BEIJING, April 7 (Xinhuanet) -- Scientists
have discovered a group of fossils in the frozen rocks of an island north of the
Arctic Circle in Canada, which fills an evolutionary gap between fish and
four-legged land animals.
The discovery, cited as epochal by other scientists, is detailed
in the journal Nature Thursday.
|This undated picture shows the
preserved remains of a newfound fish fossil with swim fins
and a head like a crocodile.
newfound fossils, including several specimens 4 to 9 feet long, show that the
animals bore the scales, gills and fins of fish, but also the ribs, neck and
primitive limbs of what ultimately would become the arms and legs of the first
land animals -- the ancestors of all reptiles, dinosaurs, birds and mammals,
including humans, the scientists say.
"What we found in the rock was clearly a fish, but it
had a long flat head with its eyes on top like a crocodile, a beautiful
shoulder, a beautiful elbow and a beautiful wrist," one of the discoverers said.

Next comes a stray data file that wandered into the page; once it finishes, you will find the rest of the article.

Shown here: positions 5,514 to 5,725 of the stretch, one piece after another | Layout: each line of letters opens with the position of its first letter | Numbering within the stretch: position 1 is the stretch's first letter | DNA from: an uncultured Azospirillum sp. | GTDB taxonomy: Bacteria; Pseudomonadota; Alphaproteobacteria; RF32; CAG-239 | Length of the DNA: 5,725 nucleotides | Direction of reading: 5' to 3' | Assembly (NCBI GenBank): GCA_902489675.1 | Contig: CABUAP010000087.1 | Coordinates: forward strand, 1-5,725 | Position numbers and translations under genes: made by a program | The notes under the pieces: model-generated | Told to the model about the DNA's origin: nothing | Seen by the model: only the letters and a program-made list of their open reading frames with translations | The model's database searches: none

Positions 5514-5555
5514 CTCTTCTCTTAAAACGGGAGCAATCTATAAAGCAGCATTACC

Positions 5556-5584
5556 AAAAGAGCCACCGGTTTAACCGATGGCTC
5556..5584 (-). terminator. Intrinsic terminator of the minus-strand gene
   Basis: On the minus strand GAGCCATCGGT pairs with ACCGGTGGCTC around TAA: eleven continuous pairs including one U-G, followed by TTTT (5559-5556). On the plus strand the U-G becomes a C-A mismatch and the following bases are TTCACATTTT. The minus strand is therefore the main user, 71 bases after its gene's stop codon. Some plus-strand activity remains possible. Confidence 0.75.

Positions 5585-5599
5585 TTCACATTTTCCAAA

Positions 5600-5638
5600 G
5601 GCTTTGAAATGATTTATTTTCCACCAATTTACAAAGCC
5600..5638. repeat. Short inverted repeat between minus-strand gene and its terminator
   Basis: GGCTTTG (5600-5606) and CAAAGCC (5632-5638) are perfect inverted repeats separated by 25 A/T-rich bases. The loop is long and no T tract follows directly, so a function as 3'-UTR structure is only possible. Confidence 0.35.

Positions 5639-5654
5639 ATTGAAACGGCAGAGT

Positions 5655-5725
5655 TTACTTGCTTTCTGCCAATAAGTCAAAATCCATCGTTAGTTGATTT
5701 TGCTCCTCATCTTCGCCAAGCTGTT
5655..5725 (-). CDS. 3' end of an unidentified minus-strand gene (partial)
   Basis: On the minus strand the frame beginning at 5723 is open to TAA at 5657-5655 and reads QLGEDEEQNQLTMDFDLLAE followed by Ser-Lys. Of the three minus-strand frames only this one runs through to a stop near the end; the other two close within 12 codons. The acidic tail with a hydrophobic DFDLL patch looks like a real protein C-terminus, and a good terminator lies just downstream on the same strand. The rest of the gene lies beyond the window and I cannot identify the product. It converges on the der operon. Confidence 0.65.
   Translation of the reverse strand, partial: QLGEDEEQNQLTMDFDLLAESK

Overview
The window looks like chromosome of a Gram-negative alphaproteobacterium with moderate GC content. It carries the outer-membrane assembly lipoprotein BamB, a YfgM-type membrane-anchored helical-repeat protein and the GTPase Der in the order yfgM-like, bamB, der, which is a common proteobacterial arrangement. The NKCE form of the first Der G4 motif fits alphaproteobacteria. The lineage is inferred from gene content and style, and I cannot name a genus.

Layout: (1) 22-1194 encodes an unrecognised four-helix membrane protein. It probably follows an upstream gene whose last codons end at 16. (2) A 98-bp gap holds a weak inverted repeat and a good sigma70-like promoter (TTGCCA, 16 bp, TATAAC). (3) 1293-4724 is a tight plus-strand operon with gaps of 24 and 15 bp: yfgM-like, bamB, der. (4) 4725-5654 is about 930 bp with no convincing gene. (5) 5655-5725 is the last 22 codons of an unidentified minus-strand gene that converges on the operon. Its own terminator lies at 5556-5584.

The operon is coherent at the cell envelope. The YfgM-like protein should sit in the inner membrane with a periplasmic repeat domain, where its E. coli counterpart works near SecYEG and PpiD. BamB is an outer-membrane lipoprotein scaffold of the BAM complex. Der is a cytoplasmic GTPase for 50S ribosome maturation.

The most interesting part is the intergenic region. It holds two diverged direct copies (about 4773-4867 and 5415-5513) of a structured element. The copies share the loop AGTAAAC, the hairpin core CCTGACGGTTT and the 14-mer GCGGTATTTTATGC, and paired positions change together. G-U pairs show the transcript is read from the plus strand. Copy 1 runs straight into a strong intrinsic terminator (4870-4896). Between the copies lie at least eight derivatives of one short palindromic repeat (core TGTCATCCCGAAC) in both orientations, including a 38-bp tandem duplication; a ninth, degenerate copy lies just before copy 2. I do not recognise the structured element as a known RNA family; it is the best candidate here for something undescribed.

"It sort of blurs the distinction between fish and land-living animals."
The scientists named their fish species Tiktaalik
roseae after the Inuit word for "large freshwater fish" and the name of an
anonymous donor who helped finance the research.
Scientists have long known that fish evolved into the
first creatures on land with four legs and backbones more than 365 million years
ago, but they've had precious little fossil evidence to document how it
They said the discovery, with its unusually
well-preserved and complete skeletons, reveals significant new information about
how the water-to-land evolution took place. Enditem